There's a chance that some of your neighbours haven't changed. Data transmission is a good example of this noise. If the number of bits for transmission is 8, image pixel values are replaced by corrupted pixel values that are either the maximum ‘or' minimum pixel value, i.e., 255 ‘or' 0, respectively.

Let us consider 3 x 3 image matrices which are shown in the Fig. 1. Suppose the central value of matrices is corrupted by Pepper noise. Therefore, this central value i.e., 212 is given in Fig. 1 is replaced by value zero.

Figure 1 -The central pixel value is corrupted by Pepper Noise


Electronic interference's especially in the power signal during image acquisition, cause this noise. At multiples of a given frequency, this noise has unique characteristics such as being spatially dependent and sinusoidal in nature. In the frequency domain, it appears as conjugate spots. Using a small band reject filter or notch filter, this can be easily disabled.

Quantization Noise

It is present because of the analog data converted into digital data.In amplitude quantization it is inherent.It is referred as uniform noise because it obeys uniform distribution. Pmin and Pmax are the minimum and maximum pixel value.

  • σn is the Standard deviation of noise.

SNR(Signal to Noise Ratio):

SNR(db)= 20 log ( Pmax - Pmin ) / σn

If input is full amplitude sine wave SNR becomes:

SNR = 6n + 1.76 dB

n= number of bits

Figure 2: Uniform Noise

P(g)= { 1/b-a if a<=g<=b; 

		0 otherwise} 



Speckle Noise

Like Gaussian noise it exists similar in an image. It is a multiplicative noise and its probability density function follows gamma distribution. In coherent imaging system its appearance is seen.

Figure 3: Speckle Noise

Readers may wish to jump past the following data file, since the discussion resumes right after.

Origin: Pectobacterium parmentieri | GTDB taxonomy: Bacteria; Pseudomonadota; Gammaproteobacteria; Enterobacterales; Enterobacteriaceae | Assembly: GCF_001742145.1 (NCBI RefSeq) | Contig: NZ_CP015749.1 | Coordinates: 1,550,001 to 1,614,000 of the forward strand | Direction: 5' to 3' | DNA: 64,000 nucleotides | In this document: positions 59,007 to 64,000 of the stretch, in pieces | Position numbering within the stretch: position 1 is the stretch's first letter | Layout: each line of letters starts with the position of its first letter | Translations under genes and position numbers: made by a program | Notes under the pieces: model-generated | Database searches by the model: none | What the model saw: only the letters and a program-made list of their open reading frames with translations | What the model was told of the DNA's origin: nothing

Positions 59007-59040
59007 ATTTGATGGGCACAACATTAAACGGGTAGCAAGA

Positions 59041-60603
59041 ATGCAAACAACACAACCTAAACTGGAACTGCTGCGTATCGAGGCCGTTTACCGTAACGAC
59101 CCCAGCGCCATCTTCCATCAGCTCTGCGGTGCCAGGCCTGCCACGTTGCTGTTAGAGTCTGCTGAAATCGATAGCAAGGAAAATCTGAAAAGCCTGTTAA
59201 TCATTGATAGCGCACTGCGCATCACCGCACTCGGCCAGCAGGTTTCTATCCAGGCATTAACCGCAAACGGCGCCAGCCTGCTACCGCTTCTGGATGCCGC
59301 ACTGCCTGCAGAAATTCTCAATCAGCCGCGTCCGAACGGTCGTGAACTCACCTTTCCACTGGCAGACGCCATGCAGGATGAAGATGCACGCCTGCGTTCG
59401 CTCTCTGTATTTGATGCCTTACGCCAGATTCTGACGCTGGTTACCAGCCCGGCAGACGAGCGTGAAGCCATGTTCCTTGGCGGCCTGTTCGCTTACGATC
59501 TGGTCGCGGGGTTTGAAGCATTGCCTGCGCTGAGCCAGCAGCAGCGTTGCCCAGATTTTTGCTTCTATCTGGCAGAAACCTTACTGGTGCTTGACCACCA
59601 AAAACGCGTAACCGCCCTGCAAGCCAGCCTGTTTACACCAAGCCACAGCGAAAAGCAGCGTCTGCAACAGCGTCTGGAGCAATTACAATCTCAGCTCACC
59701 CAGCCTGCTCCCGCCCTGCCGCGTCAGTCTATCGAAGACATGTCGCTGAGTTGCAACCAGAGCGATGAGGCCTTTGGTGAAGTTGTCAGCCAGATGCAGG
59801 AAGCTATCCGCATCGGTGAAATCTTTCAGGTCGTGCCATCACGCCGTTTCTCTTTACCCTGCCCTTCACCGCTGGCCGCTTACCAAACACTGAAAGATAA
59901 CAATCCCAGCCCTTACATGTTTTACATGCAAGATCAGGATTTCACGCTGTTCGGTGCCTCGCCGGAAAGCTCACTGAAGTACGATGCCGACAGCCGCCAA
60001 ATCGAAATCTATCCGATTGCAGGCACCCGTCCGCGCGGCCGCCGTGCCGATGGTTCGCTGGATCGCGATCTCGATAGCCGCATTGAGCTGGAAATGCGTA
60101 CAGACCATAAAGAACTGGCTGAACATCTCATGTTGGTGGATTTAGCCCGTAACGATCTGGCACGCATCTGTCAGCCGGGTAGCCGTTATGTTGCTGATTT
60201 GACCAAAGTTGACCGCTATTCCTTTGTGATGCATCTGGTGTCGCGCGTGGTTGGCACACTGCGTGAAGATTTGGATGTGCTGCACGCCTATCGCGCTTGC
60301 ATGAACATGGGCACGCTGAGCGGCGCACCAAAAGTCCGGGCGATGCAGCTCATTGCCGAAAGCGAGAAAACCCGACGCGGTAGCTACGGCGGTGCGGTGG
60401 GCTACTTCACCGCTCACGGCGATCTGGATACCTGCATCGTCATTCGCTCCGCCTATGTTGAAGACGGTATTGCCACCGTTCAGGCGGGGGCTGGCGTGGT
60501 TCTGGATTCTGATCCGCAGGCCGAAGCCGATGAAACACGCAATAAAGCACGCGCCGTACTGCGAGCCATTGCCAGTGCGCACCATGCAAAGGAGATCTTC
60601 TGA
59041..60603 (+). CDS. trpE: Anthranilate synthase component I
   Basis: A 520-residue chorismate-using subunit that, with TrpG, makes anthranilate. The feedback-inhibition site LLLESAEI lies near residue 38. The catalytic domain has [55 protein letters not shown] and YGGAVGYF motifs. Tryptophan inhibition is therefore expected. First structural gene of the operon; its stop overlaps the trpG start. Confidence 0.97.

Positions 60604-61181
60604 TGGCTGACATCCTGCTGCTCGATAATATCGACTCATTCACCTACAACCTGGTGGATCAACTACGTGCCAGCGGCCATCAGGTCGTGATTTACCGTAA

PDF(Probability Density Function) of Speckle Noise is given as:

Photon Noise

Photon Noise is also called as Poisson Noise. Due to the statistical nature of electromagnetic waves the appearance of this noise is seen. The rays emitted from x-ray and gamma rays are injected in patient’s body from its source. Result gathered image has spatial and temporal randomness. This noise is also called as quantum noise or shot noise. This noise obeys the Poisson distribution and is given as

Poisson-Gaussian Noise

They are arosed in Magnetic Resonance Imaging (MRI).It is a combination of two models which specifies the quality of MRI recipient signal in terms of visual appearances and strength.The Poisson Gaussian noise model is given as:

Z(j,k)=α* P˅α(j,k) + N˅α(j,k)

  • P˅α=Poisson-distribution

  • N˅α=Gaussian distribution

  • µ˅α1=mean

  • µ˅α2=zero mean

Poisson-distribution is estimated using mean at given level α>0 µ and Gaussian-distribution counted at level α > 0 using zero mean and variance. Poisson image is quantitatively added to underlying original image to evaluate mean.

Figure 4: Poisson-Gaussian Noise

Structured Noise

They are periodic and a-periodic in nature. They may or may not be stationary (fixed amplitude, frequency and phase). There are two types of Noise presents in communication channel unstructured noise(u) and structured noise(s) also called as low rank noise.

Structured noise model is given as:

y(n) = x(n,m) + v(n)

Y(n) = H(n,m) * θ(m) + S(n,t)*φ(t) + v(n)

  • n = rows,

  • m = columns,

  • y = received image,

  • H = Transfer function of linear system,

  • S = Subspace,

  • t = rank in subspace,

  • φ= underlying process ,

  • θ= signal parameter

Figure 5: Structured Noise

Gamma Noise

They are seen in the laser based images. The Gamma Noise follows the Gamma distribution. The Gamma Noise model is given as:

		P(g)= { a^(b) g^(b-1) e^(-ag) /( b-1)! for g>=0
				0 for g<0}
  • Mean=b/a

  • Variance=b/a^2

Figure 6: Gamma Distribution

Rayleigh Noise

They are presents in radar range images.It follows the probability density function and the model is given as

		P(g)={2/b(g-a)e^((-(g-a)^2)/b) for g>=a
			 0 for g<a}

  • Mean = a + square_root (πb/4)

  • Variance = b(4-π)/4

Figure 7: Rayleigh Noise

Figure 8: Rayleigh Distribution

Noise is seen during image acquisition and transmission which is characterized by the various noise model. So it is much important to learn about the Noise Model because without them we cannot elaborate and perform the denoising actions. Noise models are basically designed on probability density function which uses mean and variance.